Australia’s Next Generation Banknote $10 - the Bramble is Paler Than the Prickly Moses

Australia's NGB $10 banknote was released into general circulation on 20 September 2017, with nowhere near the same vacuous fury that we saw on social media 12 months earlier when the NGB $5 note was released.

It is interesting to speculate whether the paler appearance of the wattle either side of the clear vertical window on the NGB $10 relative to the NGB $5 was intentionally adjusted after the hue and cry of September 2016, however the official version from the RBA is that "The wattle flowers on the new $10 banknote are paler than those on the new $5 banknote – just like the two wattles in real life."

The test of the accuracy of this statement will be to compare images of any early specimens or press releases against the notes we’re seeing in circulation. I’m not an expert on the relative brightness of the Prickly Moses Wattle relative to the Bramble Wattle, however if these images are any indication, it does appear the Prickly Moses does indeed have brighter flowers.

As with the NGB $5 note, the NGB $10 banknote still features the same portraits seen on the equivalent First Generation polymer $10 - Dame Mary Gilmore and AB ‘Banjo’ Paterson. The style of their depiction has been refreshed, arguably from an earlier time in each person’s life.

Although the notes have been in circulation for close to 3 months now, here is a comparison table that explains the design features seen on each of our NGB notes:

Security Feature



Top Right Rolling Colour

Flying Eastern Spinebill & Prickly Moses Wattle

Sulphur-crested Cockatoo & Bramble Wattle

Bottom Left Security Feature In Clear Window

Federation Star

Pen Nib

Top-To-Bottom Window Feature 1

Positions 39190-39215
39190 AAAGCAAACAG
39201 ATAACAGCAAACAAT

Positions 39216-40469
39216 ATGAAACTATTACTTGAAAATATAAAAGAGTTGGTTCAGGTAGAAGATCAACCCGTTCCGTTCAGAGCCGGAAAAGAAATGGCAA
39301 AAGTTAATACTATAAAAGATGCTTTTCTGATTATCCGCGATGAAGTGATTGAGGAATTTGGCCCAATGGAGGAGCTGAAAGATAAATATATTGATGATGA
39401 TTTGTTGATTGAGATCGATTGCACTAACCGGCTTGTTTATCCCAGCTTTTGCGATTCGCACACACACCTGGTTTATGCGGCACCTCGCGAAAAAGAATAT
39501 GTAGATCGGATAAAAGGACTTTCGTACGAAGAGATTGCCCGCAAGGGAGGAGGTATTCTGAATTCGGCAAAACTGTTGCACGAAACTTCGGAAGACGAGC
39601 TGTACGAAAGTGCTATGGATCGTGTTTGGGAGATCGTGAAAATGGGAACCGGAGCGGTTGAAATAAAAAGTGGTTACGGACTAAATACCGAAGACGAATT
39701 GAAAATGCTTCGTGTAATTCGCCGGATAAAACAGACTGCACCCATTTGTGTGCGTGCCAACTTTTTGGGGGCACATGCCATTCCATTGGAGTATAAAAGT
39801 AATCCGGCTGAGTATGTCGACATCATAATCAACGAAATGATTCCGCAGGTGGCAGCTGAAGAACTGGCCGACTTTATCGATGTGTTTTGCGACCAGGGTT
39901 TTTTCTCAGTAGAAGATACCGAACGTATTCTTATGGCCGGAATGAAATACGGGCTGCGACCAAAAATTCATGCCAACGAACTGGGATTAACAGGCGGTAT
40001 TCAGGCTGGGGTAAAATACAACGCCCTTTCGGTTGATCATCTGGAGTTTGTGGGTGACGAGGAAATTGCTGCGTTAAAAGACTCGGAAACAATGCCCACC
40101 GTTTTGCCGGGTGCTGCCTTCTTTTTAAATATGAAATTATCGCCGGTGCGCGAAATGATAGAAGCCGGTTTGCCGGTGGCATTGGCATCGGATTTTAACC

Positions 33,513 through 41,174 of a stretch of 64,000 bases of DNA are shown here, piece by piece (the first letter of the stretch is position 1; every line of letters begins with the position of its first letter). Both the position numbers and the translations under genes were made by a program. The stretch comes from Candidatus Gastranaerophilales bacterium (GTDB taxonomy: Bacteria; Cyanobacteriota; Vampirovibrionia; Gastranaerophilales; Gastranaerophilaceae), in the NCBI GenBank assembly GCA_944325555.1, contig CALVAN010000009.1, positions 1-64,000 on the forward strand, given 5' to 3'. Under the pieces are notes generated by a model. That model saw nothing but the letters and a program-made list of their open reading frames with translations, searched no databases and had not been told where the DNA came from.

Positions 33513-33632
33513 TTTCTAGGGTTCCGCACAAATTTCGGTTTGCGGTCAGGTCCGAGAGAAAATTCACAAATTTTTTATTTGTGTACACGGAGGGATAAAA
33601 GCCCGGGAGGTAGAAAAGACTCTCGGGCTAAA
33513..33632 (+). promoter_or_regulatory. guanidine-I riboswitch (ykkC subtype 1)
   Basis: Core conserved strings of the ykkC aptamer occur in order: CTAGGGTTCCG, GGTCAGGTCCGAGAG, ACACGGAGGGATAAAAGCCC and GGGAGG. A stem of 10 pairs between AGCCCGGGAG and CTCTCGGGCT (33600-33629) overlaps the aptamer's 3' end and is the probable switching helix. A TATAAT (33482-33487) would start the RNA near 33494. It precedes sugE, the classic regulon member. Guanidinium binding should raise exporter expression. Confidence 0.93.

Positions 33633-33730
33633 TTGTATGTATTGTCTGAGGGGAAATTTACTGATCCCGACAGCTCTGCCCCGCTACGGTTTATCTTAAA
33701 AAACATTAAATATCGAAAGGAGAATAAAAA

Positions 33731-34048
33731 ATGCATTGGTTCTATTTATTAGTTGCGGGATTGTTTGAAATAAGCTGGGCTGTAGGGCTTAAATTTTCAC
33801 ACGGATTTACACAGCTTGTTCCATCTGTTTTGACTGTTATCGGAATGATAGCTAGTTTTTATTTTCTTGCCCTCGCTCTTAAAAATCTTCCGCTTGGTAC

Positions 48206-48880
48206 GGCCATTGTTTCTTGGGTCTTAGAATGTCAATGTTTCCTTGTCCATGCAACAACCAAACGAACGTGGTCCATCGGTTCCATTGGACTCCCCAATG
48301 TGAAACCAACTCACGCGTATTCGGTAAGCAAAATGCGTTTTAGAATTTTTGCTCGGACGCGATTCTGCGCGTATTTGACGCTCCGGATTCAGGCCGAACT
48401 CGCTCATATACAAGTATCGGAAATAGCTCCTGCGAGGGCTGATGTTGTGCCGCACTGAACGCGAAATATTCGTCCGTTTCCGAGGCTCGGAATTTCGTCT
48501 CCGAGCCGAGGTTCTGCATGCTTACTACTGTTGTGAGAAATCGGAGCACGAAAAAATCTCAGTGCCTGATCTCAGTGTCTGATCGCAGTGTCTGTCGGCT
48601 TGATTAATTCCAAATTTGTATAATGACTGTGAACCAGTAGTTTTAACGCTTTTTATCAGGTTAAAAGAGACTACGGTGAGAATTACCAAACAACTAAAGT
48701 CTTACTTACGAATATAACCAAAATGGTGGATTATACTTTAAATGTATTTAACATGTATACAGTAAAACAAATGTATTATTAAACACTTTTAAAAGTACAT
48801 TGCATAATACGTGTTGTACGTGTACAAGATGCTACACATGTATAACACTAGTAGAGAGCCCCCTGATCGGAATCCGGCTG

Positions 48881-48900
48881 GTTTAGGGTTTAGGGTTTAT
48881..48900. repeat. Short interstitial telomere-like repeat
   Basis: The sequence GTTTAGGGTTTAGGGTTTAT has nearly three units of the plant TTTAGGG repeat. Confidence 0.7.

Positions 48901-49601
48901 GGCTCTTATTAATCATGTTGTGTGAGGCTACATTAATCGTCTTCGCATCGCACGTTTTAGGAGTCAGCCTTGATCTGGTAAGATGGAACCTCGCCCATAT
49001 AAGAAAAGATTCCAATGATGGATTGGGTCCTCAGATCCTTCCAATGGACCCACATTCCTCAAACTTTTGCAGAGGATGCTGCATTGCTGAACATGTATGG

3D Federation Star

3D Pen Nib

Top-To-Bottom Window Feature 2

Flying Eastern Spinebill

Flying Cockatoo

Top-To-Bottom Window Feature 3

Colourful Eastern Spinebill

Colourful Sulphur-Crested Cockatoo

Top-To-Bottom Window Feature 4

Reversing 5 in Federation Pavillion

Reversing 10 in Homestead

Flowers Either Side of Clear Window

Prickly Moses Wattle

Bramble Wattle

Tactile Feature

1 Raised Dot

2 Raised Dots

What I’ve found most interesting about the NGB $10 note is not so much the designs seen on the note, nor the security features, but it’s the way the notes are being distributed.

When the NGB $5 was released, it wasn’t unusual at all to be able to obtain bundles of notes with the same prefix - not all of the notes were consecutive mind you, however it was possible to obtain bundles of the first and last prefixes as an example.

I have to say that with the NGB $10, released just 12 months later and printed using the exact same machinery that was used to print the $5 note, I haven’t seen one intact bundle that contains notes all with the same prefix - anywhere.

For some reason, the bundles of NGB $10 notes that are being seen in the banking system feature notes with a range of prefixes - any particular bundle might start with notes that have the AA17 or EA 17 prefix, however that has been no guarantee at all that the remaining notes in those bundles have the same prefix.

For some reason, it looks like the notes are somehow being shuffled before being packaged into bundles. Just why that might be necessary for distribution purposes I’m not yet sure - I don’t recall seeing this for any other Australian banknote at all, polymer, NGB or otherwise!

It will be interesting to get an explanation for the reason for this apparent shuffling from someone that has knowledge of the reasons for it - as soon as I get clear on why this is happening, I’ll be sure to post it online.